9. The system of claim 6 wherein the means for projecting regular fringes is comprised of a superposition of two coherent light beams.
10. An optical measuring process for determining the absolute size of an object as compared to a reference object comprising the steps of:
(a) projecting a group of regular interference fringes in uniform linear translation toward the reference object;
(b) observing by an optical system non-perpendicular to the direction of projection of the fringes an image formed by the fringes projected by the reference object;
(c) detecting a light signal of the image at a point;
(d) projecting the group of regular interference fringes in uniform linear translation toward the object to be measured;
(e) observing by the optical system an image formed by the fringes projected by the object to be measured;
(f) detecting a light signal of the image at a point; and
(g) comparing a phase of the light signal of the image of the reference object at the point to the phase of the light signal of the image of the object to be measured at the point, thereby determining the absolute difference in size at the point of the object to be measured as compared to the point of the reference object.
11. The optical measuring process of claim 10 wherein the image formed by the fringes projected by the object to be measured and the reference object are in the form of reflected light.
12. The optical measuring process according to claims 10 or 11 wherein the image formed by the fringes projected by the object to be measured and the reference object are in the form of diffused light.
Description
BACKGROUND OF THE INVENTION

1. Field of the Invention

This invention relates to a process of optical sizing and to the means for using the process. This invention particularly relates to 100% dimensional control of pieces in a production line. It is applied best but not exclusively to control small size metal pieces whose tolerances are on the order of a micron and the sizes from a few millimeters to centimeters. The invention also lends itself as well to the measurement of absolute sizes and to the comparison of one size in relation to a reference.

2. Background of the Prior Art

A known optical control method resorts to the appearance of Moire figures by the superposition of light fringes projected on the object to be measured and fringes of a mask obtained from a reference piece. Another known optical control method is described in patent application No. CH 8715/77. Here the difference in relation to a reference size is obtained by determining the amount of light going through a mask and coming from the object to be measured, the object being illuminated through a grid.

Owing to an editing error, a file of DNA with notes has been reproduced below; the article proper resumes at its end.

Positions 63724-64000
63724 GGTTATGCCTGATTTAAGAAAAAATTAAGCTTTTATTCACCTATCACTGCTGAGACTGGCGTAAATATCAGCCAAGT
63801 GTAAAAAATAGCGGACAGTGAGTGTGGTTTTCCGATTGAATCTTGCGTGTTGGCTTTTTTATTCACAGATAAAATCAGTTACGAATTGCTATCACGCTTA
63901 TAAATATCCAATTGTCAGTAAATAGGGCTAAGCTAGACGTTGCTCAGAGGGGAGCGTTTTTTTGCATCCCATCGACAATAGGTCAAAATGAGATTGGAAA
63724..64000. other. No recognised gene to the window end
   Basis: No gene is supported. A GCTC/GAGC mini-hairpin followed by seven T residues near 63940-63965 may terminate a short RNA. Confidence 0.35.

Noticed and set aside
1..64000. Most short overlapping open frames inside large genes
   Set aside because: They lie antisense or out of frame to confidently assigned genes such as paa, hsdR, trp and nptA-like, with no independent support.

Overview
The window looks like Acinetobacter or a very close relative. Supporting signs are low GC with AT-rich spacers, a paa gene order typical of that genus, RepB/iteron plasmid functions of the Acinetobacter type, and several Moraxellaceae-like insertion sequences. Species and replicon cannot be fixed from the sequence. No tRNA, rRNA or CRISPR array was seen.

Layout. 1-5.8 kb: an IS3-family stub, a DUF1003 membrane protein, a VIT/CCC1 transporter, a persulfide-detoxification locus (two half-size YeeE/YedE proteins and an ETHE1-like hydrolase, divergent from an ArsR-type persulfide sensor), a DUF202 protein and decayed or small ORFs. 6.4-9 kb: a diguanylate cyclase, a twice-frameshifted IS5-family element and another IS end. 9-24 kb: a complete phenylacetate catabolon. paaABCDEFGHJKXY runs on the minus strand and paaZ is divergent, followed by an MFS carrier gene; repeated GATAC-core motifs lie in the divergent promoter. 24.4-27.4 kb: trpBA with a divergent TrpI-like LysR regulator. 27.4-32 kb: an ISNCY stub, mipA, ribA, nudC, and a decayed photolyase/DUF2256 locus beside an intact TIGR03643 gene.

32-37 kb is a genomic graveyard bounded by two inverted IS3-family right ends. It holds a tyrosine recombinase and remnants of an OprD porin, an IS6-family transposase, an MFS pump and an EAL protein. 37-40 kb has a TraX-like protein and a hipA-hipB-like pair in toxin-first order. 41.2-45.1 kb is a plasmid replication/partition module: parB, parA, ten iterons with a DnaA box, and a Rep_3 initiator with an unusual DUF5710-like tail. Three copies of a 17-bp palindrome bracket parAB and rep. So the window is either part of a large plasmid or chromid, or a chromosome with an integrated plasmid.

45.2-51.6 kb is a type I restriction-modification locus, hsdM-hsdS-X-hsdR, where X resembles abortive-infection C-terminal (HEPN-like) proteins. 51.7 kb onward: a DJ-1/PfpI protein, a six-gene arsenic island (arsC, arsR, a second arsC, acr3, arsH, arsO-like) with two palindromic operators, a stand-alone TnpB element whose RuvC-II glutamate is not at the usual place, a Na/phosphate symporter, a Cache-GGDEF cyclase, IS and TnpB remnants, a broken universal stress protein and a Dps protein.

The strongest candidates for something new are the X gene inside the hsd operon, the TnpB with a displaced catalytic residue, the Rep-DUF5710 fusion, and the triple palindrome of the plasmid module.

These methods suffer from the drawbacks that they require the projection of fine fringes of very high contrast and the mask must be very exact.

The control is made on a surface element, or even on the entire surface of the object to be measured. For this reason, the signal-to-noise ratio is slight when the error to be detected is small in relation to the surface element scanned. Moire fringes are generally difficult to interpret quantitatively, and detection of the light that has gone through a mask provides only a "mean" value of the defects present. Further, both methods are sensitive to the surface of the piece to be measured.

SUMMARY OF THE INVENTION

The purpose of this invention is to remedy these drawbacks and to propose an optical control system that performs measurements at selected points on the surface and is compatible with the traditional process of using mechanical feeders. The invention is characterized in that a group of regular fringes in uniform linear translation are projected on an object to be measured; in that the image of the illuminated object is observed by an optical system in a direction different from and not perpendicular to the direction of the projection; in that at least two points in an image plane forming the reflected or diffused light signal of the image of the projected fringes are detected, of which one is the image of a reference point; and in that the phase difference between the signal at the reference image point and the signal at any other measurement image point is determined.